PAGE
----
The Emma of the title was an intrepid young woman who journeyed to the Sudan in search of exotic adventure. Owing to an ill-chosen marriage she found herself at the centre of a bloody civil war. A few years later she met with an early death. One’s loins need to be well girded before embarking on this book. Emma’s Sudan, portrayed by Deborah Scroggins, is a nightmarish, Goyaesque picture.
During the 1980s, Emma McCune left her dreary Yorkshire village to work as an aid worker in the Sudan in search of thrills, romance and Sudanese men. She found an abundance of all three, although her job with the British Voluntary Service Organisation was ostensibly to teach children English and art. Aid workers are described by Scroggins as naive but well intentioned at best, wicked at worst. From the balconies of their posh hotels they watch impotently as the Islamic north battles with the pagan and Christian south. The curse of oil ensures that there will never be peace in the Sudan. Brutal guerrilla campaigns are propped up by aid money, whilst the starving population look on. Slaves from the southern tribes are bought and sold, nubile young women being especially prized commodities. Thousands are killed for their religious beliefs. Female circumcision is rampant and ceaseless civil wars have created grinding poverty, disease, starvation and death.
Deborah Scroggins focuses so intensely on the ugly aspect of Africa that I found myself wondering if anywhere on earth could be so hell-like. Central Africans are experts at merrymaking in the face of adversity. However, joy and music are nowhere in evidence in this grim, humourless book.
Into hell’s final circle sashayed foolhardy Emma. She scorned the expatriate life that would so warmly have embraced her. The world of swimming pools and cocktails at sundown, which was still merrily being played out over the border in Kenya, was considered too safe. The Africa Emma wished to penetrate was dangerous and wild. Her thirst for danger was slaked when she entered into a polygamous marriage with a Sudanese warlord, Riek Machar. Riek belonged to the Nuer tribe, which was constantly locked in battle with the local Dinka peoples and the Moslems of the north. Southerners were known to sell their children to the Moslem northerners either for pitiful amounts of money, or for rides out of the famine areas.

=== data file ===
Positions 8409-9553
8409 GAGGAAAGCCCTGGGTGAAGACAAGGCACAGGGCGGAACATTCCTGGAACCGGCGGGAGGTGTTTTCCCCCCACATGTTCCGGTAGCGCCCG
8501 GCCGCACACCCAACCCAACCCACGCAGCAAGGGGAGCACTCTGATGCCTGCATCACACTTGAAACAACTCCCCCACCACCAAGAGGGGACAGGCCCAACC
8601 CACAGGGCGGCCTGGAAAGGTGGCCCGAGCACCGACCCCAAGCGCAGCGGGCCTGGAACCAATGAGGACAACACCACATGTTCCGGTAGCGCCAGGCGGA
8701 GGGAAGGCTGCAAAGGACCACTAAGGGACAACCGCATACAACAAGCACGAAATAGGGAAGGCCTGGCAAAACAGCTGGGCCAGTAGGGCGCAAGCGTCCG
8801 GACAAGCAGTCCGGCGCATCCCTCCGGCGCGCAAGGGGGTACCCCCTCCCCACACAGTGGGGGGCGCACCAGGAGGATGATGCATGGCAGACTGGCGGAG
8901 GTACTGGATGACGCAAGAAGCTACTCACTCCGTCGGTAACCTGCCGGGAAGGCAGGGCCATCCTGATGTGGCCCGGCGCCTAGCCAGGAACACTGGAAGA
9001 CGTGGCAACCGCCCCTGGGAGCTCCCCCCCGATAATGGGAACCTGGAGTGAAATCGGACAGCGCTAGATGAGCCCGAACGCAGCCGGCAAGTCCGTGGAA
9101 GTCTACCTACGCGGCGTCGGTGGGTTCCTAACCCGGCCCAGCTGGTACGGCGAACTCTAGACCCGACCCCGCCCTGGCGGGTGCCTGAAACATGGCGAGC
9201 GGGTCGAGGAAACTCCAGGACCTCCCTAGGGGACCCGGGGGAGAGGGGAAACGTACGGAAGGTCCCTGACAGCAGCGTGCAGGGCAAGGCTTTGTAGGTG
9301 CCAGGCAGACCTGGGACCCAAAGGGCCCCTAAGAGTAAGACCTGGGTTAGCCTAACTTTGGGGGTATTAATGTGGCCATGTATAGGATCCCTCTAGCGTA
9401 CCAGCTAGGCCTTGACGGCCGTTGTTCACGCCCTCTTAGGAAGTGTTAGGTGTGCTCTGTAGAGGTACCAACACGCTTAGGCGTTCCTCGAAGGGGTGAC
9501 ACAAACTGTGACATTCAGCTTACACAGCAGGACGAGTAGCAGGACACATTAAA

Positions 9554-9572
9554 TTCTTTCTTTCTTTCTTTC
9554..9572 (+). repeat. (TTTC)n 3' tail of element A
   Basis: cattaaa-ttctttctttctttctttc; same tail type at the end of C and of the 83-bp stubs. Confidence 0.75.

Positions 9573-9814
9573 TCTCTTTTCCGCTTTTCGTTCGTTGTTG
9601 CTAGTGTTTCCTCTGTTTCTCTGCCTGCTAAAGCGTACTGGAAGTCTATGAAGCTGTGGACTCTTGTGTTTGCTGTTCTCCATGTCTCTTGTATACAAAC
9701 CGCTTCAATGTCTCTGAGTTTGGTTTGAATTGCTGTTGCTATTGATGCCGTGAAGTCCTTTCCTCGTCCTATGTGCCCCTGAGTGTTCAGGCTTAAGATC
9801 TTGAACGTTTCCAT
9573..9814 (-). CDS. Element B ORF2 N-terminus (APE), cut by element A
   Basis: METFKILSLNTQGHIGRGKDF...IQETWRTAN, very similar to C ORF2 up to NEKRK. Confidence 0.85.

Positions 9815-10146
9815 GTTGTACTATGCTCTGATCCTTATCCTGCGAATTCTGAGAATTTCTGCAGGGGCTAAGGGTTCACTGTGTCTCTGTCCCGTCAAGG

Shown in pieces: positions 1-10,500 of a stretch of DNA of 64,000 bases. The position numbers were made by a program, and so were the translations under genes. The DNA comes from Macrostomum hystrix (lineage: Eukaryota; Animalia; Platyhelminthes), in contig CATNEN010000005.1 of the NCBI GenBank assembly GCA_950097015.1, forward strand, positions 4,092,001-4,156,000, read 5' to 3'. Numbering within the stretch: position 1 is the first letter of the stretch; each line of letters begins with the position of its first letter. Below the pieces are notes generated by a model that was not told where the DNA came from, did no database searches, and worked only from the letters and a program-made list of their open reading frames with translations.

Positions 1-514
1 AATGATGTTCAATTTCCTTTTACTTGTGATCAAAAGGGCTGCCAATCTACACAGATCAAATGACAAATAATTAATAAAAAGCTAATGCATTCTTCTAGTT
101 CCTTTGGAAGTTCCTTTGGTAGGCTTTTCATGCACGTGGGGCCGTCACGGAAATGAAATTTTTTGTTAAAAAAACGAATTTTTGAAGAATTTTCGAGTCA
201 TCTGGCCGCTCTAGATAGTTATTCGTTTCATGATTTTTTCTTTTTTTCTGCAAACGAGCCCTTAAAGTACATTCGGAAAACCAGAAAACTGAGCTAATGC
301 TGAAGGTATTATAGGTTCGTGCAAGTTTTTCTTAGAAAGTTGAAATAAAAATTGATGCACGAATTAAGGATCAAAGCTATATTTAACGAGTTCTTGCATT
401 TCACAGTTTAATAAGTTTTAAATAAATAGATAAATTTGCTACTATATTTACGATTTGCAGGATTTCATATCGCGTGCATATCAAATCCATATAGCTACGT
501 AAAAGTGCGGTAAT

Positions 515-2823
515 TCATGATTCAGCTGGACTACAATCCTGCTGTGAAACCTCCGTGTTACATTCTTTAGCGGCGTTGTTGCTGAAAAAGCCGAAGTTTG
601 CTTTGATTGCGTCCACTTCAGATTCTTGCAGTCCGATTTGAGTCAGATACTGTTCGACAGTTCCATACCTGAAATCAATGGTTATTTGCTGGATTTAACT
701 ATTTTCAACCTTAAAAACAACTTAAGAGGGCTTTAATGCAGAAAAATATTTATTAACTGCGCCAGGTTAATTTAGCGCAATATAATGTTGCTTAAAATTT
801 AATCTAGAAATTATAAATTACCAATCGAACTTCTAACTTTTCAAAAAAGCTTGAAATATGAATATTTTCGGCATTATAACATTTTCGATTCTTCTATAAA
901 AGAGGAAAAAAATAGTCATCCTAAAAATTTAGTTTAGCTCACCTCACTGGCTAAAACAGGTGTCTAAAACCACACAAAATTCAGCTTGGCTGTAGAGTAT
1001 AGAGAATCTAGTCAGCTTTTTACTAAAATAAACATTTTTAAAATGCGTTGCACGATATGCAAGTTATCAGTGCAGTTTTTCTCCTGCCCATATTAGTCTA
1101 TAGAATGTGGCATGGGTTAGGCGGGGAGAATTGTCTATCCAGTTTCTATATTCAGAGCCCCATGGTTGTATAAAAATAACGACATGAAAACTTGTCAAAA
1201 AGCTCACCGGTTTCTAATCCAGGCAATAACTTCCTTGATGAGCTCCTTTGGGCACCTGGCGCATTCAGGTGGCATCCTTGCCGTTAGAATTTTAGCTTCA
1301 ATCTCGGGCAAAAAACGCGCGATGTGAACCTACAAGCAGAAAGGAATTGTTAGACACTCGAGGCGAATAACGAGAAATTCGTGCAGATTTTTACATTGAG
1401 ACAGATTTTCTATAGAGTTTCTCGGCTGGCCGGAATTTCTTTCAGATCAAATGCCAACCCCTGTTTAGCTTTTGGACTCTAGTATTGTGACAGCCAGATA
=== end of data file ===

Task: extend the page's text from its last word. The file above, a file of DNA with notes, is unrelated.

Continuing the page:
After the marriage between Emma and her red-bereted, lizard-eyed rebel, the narrative becomes a bit confused. One blood-bath follows another in stomach-churning succession. Emma ceases to be regarded as a charming, nonconformist tearaway. She staunchly supports her husband’s vicious campaigns without, one gleans, properly understanding what they are all about. Foreign aid money is used to feed and clothe the guerrillas, and the morally negligible Tiny Rowland boosts morale and buys uniforms for the factions he feels would be most useful to his capitalist machinations. Meanwhile, the civilian population withers away and dies from lack of food, shelter and medical care. Emma has the occasional bright idea: why not invite a CNN journalist to a town called Waat? Then why not lie to the thousands of starving people in the surrounding area that an airdrop of food is expected? Emma knew that if her plan had been carried out, the weak and the dying would merely have found a CNN camera after having walked hundreds of miles in search of food. The famine victims would certainly have died, but, reasoned Emma, there’s no such thing as bad publicity.
Although Scroggins makes a feeble attempt to persuade us to empathise with Emma’s plight, she does not succeed in warming our hearts to her heroine. Emma’s arrogant meddling did much more harm than good in the Sudan, a place now far removed from the timeless and magical village life depicted in the books of Evans-Pritchard. Incidentally, Emma’s warlord, Reik, was a Pritchard fan.
The tragedy of modern Sudanese life is immensely harrowing. By the close of the book, when poor Emma died in a car accident, a dull throb had developed behind the eyes. This was partly because of the author’s dense style. Central African political factions are confusing enough, but when they are all acronyms – EPLF, OLF, SPLF – battling with Emma’s War becomes as arduous as wading through the silt of the Blue Nile. Phew! When I reached the end I was heartily glad to see the backs of those paunchy European aid workers and the Kalashnikov-wielding bullies in berets and army fatigues.